How do you research an ancestor using a genealogy website? The most popular way is to enter a name, birth year, and place, and then click the Search button, right? Well, that’s one way to search for your ancestors but it’s not the only or best way.
Becoming familiar with a database where you expect to find an ancestor is crucial. Genealogy websites provide valuable information about individual databases in their collections that can help you better understand what is available, where it is from, and how to search it.
Let’s use a database from MyHeritage to illustrate this. Instead of conducting a search, I went to Research and then in the drop-down menu chose the collection Birth, Marriage & Death.
As you can see, I can search from this collection page. A search here will find results in any number of databases from their Birth, Marriage & Death collection. But if I know I’m looking for an English record, why not search a specific database for England so I can learn more about that particular database and better understand what I can expect and not expect to find?
To find an English ancestor, I decided to take a look at one database within this collection. The database England & Wales, Marriage Index, 1837-2005 is free so you do not need a subscription to search it. The database’s homepage tells us quite a bit about these records. Before I even start searching I’m going to take a look and learn more about these records.
Let’s look at the five things you can learn from this page.
- This site map line shows you exactly where you are on the website. This can be helpful if you need to find your way to this database again or want to go to the collection page. Please note that if you scroll down at the bottom right there is a Categories collection that provides links to marriage & Divorce; United Kingdom; England; and Wales collections.
- Here’s the description for this collection. Notice it has the title, how many records are included, and information about the database. There is also a little free green button that lets you know that the database is available to anyone, even those without a subscription. At the bottom is a small arrow and when we click on that we will see the rest of this description. We’ll discuss this more later.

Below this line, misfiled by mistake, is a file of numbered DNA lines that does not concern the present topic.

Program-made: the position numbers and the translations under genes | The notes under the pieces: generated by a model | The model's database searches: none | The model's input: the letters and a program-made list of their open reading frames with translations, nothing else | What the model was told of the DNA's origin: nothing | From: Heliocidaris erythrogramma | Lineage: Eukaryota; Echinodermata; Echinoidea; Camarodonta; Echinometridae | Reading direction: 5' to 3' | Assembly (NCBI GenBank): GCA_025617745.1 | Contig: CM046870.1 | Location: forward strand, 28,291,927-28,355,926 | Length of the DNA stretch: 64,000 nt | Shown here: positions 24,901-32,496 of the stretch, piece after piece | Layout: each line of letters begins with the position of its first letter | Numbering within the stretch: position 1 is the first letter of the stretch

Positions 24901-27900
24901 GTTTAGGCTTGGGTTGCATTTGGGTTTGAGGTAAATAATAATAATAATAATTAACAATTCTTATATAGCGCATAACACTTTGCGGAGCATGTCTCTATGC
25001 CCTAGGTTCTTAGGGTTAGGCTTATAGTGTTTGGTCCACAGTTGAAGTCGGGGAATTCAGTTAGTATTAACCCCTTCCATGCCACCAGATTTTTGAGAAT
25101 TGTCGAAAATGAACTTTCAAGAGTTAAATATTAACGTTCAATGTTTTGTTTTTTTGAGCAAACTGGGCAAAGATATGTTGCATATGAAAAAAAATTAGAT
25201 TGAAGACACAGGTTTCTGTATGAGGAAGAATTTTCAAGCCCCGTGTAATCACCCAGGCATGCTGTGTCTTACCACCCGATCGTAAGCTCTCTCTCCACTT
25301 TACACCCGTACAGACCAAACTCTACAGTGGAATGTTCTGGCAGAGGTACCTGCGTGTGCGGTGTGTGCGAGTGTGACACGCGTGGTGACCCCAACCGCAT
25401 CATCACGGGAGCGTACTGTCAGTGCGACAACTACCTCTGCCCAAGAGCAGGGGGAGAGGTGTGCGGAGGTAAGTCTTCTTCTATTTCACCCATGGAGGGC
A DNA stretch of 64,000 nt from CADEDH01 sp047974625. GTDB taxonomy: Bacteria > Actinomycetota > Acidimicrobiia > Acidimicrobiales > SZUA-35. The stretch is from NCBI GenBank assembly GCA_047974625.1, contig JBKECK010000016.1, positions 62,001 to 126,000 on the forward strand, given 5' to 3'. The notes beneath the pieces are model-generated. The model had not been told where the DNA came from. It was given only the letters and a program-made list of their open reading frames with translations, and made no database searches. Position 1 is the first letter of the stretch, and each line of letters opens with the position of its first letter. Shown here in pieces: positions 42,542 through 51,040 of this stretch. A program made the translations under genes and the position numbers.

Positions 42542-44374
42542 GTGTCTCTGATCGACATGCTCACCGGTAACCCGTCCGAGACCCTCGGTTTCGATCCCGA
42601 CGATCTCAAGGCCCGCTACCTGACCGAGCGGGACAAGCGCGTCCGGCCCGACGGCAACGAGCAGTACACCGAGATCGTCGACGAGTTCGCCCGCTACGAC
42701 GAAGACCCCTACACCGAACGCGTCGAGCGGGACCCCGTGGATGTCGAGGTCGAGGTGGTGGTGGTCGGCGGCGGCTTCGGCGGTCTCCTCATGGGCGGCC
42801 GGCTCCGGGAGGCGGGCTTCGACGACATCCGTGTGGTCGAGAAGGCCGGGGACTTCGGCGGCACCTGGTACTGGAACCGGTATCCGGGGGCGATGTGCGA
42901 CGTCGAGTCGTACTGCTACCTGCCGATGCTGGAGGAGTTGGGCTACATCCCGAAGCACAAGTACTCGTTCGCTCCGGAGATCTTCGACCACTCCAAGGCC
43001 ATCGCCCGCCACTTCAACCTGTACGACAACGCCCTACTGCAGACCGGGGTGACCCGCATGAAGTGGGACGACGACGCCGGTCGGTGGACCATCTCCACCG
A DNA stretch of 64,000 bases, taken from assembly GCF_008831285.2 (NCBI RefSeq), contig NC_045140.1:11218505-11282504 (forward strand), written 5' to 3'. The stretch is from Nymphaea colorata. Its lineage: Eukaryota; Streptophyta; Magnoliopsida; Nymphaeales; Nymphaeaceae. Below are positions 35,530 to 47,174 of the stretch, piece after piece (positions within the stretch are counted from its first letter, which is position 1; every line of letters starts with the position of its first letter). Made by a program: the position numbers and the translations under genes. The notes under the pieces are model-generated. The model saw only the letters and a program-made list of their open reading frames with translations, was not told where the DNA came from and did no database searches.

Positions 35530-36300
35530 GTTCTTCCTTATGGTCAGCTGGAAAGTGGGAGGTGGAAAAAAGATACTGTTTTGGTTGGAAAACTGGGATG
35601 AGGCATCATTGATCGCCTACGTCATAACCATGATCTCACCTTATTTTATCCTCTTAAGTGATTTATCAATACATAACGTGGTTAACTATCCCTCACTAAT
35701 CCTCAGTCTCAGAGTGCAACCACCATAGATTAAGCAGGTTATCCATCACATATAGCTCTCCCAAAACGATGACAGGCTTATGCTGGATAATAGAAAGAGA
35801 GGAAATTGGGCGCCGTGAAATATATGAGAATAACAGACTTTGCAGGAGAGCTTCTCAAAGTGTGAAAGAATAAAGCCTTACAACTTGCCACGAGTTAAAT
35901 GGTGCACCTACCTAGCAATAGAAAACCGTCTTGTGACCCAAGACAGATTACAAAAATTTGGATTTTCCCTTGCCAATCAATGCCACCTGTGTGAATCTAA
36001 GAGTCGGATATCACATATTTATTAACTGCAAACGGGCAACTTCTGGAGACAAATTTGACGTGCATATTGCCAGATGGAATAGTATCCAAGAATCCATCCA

- This is the search engine. Notice that collection and database search engines may differ according to what information is searchable. In this case, the fields include name, date, marriage place, and keywords. Notice at the bottom you can check the box for an Exact Search which limited the search to exactly what you type. The other box allows for translations. At the top right is Advanced Search link which allows for search functions that include the spouse’s name and more options in name searching.
- Sample Record. In this case there is an image of a sample record so you can familiarize yourself with the database.
- Related collections. These are suggested collections that also might help your search.
Now let’s go back up to the description and see what that page says once we click on the arrow.
Notice that the information we are given includes a description of the records and search tips. This can be extremely important to our search and can mean the difference between finding and not finding an ancestor because it may list what the database contains versus what is missing, the source citation for the records how to best search, and any information needed to better understand these records. I often find that people become frustrated with searches or proclaim that there is nothing for their ancestor on a website because they haven’t taken the time to see what is in a particular database and what is simply not included.
Take some time with that search
Sure, you can enter a name, date, and place and see what results you receive but what about doing something different? Next time you go to that genealogy website, skip the search and instead choose a database and learn more about it. Knowing more about those individual databases can help you avoid frustration and might even provide you a new record set to search.
Gena Philibert-Ortega is an author, instructor, and researcher. She blogs at Gena's Genealogy and Food.Family.Ephemera. You can find her presentations on the Legacy Family Tree Webinars website.